Harissa is a fabulous thing. I recently had some with couscous, when I was lucky enough to celebrate my birthday at Chez Panisse. I love harissa because I can make it myself, put it in a little clip-top jar with a quarter inch of oil covering the top and keep it in the fridge for a thousand years. Its been so long since I made harissa that I don't even remember what is in it. You don't have to make it from scratch, though, its easy enough to buy at a middle eastern grocery or probably at Andronicos or Rainbow. But if you happen to have a food processor and access to Deborah Madison's Vegetarian Cooking for Everyone, you can make it pretty easily too.

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CoffeeCake  I came across this recipe when looking through Jesse Ziff Cool's Your Organic Kitchen, thinking it was one I had made in the past and loved, but really I had something else that uses sun dried tomatoes in mind.  I'll have to find that one and try it out.  Chicken and Orzo stew is a good one for using up some greens and serving some pasta.  Its quick to make - my husband cooked it up while I shuffled about doing some other terribly important thing - and tastes pretty good, though I think I would leave out the wine if you're cooking for kids. At our house, at least, wine in food just seems to be a flavor they don't enjoy. So of course, neither of them ate it. We finally managed to convince them that the chicken wasn't so bad if removed from the stew and accompanied by a cream cheese sandwich.   

Early this afternoon I was lucky enough to have some culinary adventures of my own, in one of my favorite neighborhoods - Hayes Valley. I love the grassy green space filling the Octavia Boulevard's esplanade, especially for the really big art installations that change every year or so.  I love the sunflowers and black eyed susans that grow at its edge and the kids' climbing structure just beyond. We refer to it as The Spider Playground. On sunny afternoons I like to take my kids and stop at the Blue Bottle Coffee kiosk on Linden, then savor my coffee at the playground.  Next we cross Octavia Boulevard and pop into Miette for a treat to have after lunch and then continue on down the block for lunch and a loaf of bread to go at La Boulange.

But this morning, I was on my own.  I stopped for some beans and an iced coffee at Blue Bottle, and also picked up a tiny coffee cake made with Magnolia Stout from Magnolia Brewery.  Magnolia has been on the corner of Haight and Ashbury streets, in the upper Haight, for many years. Back in its early days my husband and I dined there weekly. Magnolia's brewmaster Dave Mclean makes really great beer and is an all around nice guy - so the cake was too great an opportunity to pass up.  Blue Bottle's pastry queen, Caitlin Williams Freeman, baked my little treat, and I'm told she and her husband, Blue Bottle founder James Freeman, are really nice too.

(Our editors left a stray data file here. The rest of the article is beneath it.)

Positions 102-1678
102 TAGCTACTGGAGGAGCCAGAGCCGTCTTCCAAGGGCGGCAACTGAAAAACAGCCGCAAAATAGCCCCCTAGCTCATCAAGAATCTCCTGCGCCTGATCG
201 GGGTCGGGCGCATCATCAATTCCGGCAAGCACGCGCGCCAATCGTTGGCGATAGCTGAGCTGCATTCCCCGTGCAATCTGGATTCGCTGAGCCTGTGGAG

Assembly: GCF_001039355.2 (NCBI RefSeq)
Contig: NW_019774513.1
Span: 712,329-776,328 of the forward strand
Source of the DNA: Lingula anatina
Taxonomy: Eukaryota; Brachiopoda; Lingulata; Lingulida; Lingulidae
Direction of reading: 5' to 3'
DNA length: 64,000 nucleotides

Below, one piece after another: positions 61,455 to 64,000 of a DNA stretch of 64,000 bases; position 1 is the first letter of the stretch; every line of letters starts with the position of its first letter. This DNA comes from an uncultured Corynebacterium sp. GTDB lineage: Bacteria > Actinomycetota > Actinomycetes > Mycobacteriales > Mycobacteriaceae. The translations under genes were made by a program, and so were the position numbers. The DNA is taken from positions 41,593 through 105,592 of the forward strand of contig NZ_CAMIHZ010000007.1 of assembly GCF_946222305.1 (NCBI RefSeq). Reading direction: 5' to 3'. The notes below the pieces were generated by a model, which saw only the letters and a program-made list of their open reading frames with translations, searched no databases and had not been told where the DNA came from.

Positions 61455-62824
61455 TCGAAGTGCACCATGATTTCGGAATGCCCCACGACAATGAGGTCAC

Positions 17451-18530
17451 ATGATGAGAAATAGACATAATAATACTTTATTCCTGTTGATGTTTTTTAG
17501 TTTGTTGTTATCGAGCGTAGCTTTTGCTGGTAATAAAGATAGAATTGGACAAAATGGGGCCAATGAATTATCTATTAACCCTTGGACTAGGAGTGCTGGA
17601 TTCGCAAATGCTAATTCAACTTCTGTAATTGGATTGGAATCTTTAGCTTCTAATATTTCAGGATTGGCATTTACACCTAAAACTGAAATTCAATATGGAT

So back to my cake.  It was good - nutty and spicy and genuinely unusual with its caraway seed finish - but just begging to be eaten with a hot cup of coffee and not an iced one.  So with much anticipation, I'm saving it for tomorrow morning. 

While puttering about over there, I came across something else I haven't encountered before - Project Homeless Connect's Community Garden. Community gardens have been popping up like mushrooms lately, partially due to the Mayor's Healthy and Sustainable Food Directive of last year, I suppose. Which is all good and well - I am a huge fan of community gardens. However, its hard not to look at them with a more critical eye, simply because there are so many. They're just becoming too trendy for their own good. 

But this one is different - its focused on connecting homeless people and housed people, in an attempt to create community. Its a really intriguing idea. I can think of many reasons why homeless and housed people might not want to connect at all. Can a garden bring them together?  I'll be checking in on their website to see what develops.


Chicken, Orzo and Greens Stew (adapted from Jesse Ziff Cool's Your Organic Kitchen):

6 oz orzo

1 1/2 teaspoons whole mustard seeds

2 Tablespoons olive oil

1 pound boneless, skinless chicken breasts, cut into thin strips

1 red onion or shallot, thinly sliced

3 garlic cloves, minced

1/2 cup dry white wine (I wouldn't add this if you're trying to feed young kids)

2 cups chicken broth

3 Tablespoons chopped fresh oregano